Buisness in brief
Xerox appoints female CEOSTAMFORD, Conn. — Xerox Corp. appointed Anne M. Mulcahy as president and chief executive Thursday, making her one of only five female CEOs of a Fortune 500 company.
Mulcahy, formerly president and chief operating officer, succeeds Paul A. Allaire as CEO.
The copying machine manufacturer has been scrambling for more than a year to cope with stiff competition, a botched sales-force reorganization, sluggish sales and a sharp drop in its stock price. It is in the midst of a turnaround effort that includes the sale of billions in assets and the reduction of 8,600 jobs.
Mulcahys appointment came a day after Xerox posted a second-quarter loss of $281 million.Hewlett-Packard to cut 6,000 more jobs SAN JOSE, Calif. — High-tech giant Hewlett-Packard Co. said Thursday that it is eliminating 6,000 more jobs, or more than 6 percent of its work force, because of sluggish sales.
The job cuts come on top of 4,700 already announced this year by the Palo Alto-based maker of computers and printers.
The cutbacks came after sales turned out even worse than expected.
Carly Fiorina, HP chairwoman, president and chief executive, said she now expects revenue in the third quarter, which ends July 31, to decline 14 percent to 16 percent from the same time last year.Goodyear wins contract for post office tires WASHINGTON — The Goodyear Tire & Rubber Co. will supply the U.S. Postal Service with tires for the next decade at a cost of $115 million, the post office announced Thursday.
Goodyear will become the sole supplier of tires for the post offices more than 200,000 trucks, vans and delivery vehicles with the start of the new fiscal year in October, officials said.
The agency now buys tires from Goodyear, Bridgestone-Firestone and Michelin North America.
Under the deal, the post office is expected to buy some 235,000 tires annually over 10 years.Kellogg profits slip with Keebler resultsKANSAS CITY — Kellogg Co. reported a decline in second-quarter profits Thursday, in the cereal-makers first quarterly report which includes acquired snack-maker Keebler Foods.
The company behind cereal brands such as Frosted Flakes and breakfast foods from waffles to Pop-Tarts earned $114.6 million during the quarter, down from $165.6 million, excluding a restructuring charge, a year ago. On a per-share basis, Kellogg earned 28 cents, down from 41 cents a year ago.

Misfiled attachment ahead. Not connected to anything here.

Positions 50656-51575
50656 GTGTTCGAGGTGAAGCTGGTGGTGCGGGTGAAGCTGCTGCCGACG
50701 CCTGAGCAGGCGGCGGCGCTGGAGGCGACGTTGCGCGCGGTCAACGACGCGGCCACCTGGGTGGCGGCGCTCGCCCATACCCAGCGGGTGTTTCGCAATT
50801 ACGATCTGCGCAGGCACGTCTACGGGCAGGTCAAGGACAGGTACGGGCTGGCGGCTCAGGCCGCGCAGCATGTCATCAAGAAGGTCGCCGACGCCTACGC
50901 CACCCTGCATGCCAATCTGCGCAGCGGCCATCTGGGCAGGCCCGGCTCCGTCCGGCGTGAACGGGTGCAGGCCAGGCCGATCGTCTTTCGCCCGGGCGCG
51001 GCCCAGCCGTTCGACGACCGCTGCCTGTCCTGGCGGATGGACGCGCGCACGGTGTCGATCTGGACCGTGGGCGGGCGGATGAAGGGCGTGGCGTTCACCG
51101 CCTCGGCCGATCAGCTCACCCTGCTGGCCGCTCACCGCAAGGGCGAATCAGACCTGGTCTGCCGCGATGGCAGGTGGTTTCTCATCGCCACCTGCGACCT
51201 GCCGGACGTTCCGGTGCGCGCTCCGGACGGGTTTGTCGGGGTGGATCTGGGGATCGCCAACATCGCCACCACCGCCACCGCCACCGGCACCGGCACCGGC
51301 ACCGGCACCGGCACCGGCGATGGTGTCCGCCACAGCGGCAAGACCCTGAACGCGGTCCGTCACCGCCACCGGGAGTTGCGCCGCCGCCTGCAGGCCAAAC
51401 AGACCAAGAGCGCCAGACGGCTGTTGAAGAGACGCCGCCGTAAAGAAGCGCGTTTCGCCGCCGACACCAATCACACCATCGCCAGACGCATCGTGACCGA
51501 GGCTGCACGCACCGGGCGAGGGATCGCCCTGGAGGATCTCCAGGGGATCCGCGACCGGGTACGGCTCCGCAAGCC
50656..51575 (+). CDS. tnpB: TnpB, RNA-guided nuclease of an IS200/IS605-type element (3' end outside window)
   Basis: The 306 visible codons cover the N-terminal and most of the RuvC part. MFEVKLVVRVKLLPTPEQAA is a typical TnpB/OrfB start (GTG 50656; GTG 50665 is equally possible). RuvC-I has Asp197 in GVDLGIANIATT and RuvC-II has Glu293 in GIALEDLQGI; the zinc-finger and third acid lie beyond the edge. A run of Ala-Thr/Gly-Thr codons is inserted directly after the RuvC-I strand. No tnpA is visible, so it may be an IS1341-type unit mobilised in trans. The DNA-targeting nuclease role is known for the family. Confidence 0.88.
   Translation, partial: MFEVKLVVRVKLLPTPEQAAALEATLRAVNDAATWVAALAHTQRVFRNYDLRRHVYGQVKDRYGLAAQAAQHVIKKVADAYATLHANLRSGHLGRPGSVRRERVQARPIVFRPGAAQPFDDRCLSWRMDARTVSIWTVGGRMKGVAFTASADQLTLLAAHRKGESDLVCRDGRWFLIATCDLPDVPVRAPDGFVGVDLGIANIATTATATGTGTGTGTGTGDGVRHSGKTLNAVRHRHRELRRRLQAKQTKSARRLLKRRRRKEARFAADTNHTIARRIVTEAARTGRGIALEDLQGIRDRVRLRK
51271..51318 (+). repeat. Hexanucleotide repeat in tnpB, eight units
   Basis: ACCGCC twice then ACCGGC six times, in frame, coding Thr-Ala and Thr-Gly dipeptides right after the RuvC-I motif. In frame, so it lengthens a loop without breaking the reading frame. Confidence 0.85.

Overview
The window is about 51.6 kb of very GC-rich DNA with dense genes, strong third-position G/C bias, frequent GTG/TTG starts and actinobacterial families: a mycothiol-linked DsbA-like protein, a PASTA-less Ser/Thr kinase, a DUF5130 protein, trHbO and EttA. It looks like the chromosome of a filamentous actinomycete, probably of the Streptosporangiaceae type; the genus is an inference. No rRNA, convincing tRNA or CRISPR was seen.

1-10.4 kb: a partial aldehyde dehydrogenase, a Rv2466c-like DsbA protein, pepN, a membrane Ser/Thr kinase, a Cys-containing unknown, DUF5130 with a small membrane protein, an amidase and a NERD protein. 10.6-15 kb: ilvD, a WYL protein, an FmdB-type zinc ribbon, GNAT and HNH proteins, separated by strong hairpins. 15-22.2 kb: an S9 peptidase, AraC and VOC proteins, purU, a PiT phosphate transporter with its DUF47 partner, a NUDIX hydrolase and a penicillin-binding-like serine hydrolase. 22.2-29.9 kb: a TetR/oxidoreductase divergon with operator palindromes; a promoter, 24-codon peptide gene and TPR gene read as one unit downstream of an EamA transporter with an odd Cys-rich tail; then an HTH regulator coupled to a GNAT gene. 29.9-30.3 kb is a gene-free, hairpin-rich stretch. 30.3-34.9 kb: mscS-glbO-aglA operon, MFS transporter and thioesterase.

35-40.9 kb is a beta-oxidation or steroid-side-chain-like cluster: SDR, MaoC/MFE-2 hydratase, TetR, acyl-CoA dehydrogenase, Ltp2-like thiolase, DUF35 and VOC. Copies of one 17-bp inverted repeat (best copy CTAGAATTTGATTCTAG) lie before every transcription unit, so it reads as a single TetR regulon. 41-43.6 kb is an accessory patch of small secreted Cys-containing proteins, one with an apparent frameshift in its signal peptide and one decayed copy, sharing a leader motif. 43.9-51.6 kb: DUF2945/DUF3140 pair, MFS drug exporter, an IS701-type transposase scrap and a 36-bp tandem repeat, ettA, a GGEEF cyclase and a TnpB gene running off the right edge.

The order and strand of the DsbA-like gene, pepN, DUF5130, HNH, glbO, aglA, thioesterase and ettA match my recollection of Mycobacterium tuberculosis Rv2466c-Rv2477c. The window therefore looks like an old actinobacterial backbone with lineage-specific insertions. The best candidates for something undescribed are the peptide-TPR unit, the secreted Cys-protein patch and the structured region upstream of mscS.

Excluding the impact of inventory draw-downs and other costs associated with the recent Keebler acquisition, Kellogg said it earned $128 million, or 32 cents per share, in the second quarter. The company, based in Battle Creek, Mich., was expected to earn 28 cents a share, according to the First Call/Thomson Financial analyst survey.Energy prices impact Dow Chemical profits NEW YORK — Dow Chemical Co., the second-largest chemical company in the U.S., said Thursday net income fell over 57 percent in the second quarter amid higher energy costs and lower prices. Still, the company managed to beat analysts lowered expectations.
In the current challenging economic and industry environment, Dow delivered a relatively solid performance, said J. Pedro Reinhard, executive vice president and chief financial officer.
Net income fell to $280 million, or 31 cents a share, from $657 million, or 72 cents a share, a year earlier. The results included a charge of $24 million, or 2 cents a share, for expenses related to its restructuring and to its merger with Union Carbide earlier this year. Excluding the charge, earnings were 33 cents per share, beating the consensus analyst estimate of 30 cents.Lockheeds earnings triple but sales weakenBETHESDA, Md. — Giant defense contractor Lockheed Martin Corp.s second-quarter earnings more than tripled from a year ago, despite some weakness in sales at a number of its divisions including aeronautics and space systems.
Lockheed also announced Thursday that it was raising its profit outlook for this year and next.
The company, based in Bethesda, Md., earned $144 million, or 33 cents a share, in the quarter ended June 30, compared with earnings of $42 million, or 11 cents a share, a year ago. The year-ago results included some special charges of 18 cents a share. Excluding such items, Lockheed earned 29 cents a share in the second quarter of 2000.
The 2001 results topped estimates of 29 cents a share by analysts surveyed by Thomson Financial/First Call. Lockheeds shares rose $1.25 to $38.60 in afternoon trading on the New York Stock Exchange.
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